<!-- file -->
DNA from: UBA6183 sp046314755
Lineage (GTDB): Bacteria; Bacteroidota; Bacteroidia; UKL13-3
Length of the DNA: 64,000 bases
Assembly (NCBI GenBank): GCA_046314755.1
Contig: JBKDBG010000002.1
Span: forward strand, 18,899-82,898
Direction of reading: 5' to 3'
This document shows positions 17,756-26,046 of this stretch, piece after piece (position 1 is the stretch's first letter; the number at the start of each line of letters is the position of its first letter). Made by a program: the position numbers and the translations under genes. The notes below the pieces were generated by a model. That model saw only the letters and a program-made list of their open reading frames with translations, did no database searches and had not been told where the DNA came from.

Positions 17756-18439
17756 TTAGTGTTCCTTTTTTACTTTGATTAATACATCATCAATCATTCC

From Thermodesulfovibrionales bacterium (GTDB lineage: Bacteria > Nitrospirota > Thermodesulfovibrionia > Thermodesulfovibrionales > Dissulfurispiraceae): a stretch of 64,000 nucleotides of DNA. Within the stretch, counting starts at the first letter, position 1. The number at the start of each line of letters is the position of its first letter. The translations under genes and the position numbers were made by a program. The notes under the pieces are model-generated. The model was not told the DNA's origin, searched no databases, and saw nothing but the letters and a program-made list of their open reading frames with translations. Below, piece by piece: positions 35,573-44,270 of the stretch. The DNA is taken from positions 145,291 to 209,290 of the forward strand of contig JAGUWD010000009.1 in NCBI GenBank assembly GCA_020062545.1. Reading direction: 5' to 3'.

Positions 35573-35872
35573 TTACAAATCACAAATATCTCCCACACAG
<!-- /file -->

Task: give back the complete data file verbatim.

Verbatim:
DNA from: UBA6183 sp046314755
Lineage (GTDB): Bacteria; Bacteroidota; Bacteroidia; UKL13-3
Length of the DNA: 64,000 bases
Assembly (NCBI GenBank): GCA_046314755.1
Contig: JBKDBG010000002.1
Span: forward strand, 18,899-82,898
Direction of reading: 5' to 3'
This document shows positions 17,756-26,046 of this stretch, piece after piece (position 1 is the stretch's first letter; the number at the start of each line of letters is the position of its first letter). Made by a program: the position numbers and the translations under genes. The notes below the pieces were generated by a model. That model saw only the letters and a program-made list of their open reading frames with translations, did no database searches and had not been told where the DNA came from.

Positions 17756-18439
17756 TTAGTGTTCCTTTTTTACTTTGATTAATACATCATCAATCATTCC

From Thermodesulfovibrionales bacterium (GTDB lineage: Bacteria > Nitrospirota > Thermodesulfovibrionia > Thermodesulfovibrionales > Dissulfurispiraceae): a stretch of 64,000 nucleotides of DNA. Within the stretch, counting starts at the first letter, position 1. The number at the start of each line of letters is the position of its first letter. The translations under genes and the position numbers were made by a program. The notes under the pieces are model-generated. The model was not told the DNA's origin, searched no databases, and saw nothing but the letters and a program-made list of their open reading frames with translations. Below, piece by piece: positions 35,573-44,270 of the stretch. The DNA is taken from positions 145,291 to 209,290 of the forward strand of contig JAGUWD010000009.1 in NCBI GenBank assembly GCA_020062545.1. Reading direction: 5' to 3'.

Positions 35573-35872
35573 TTACAAATCACAAATATCTCCCACACAG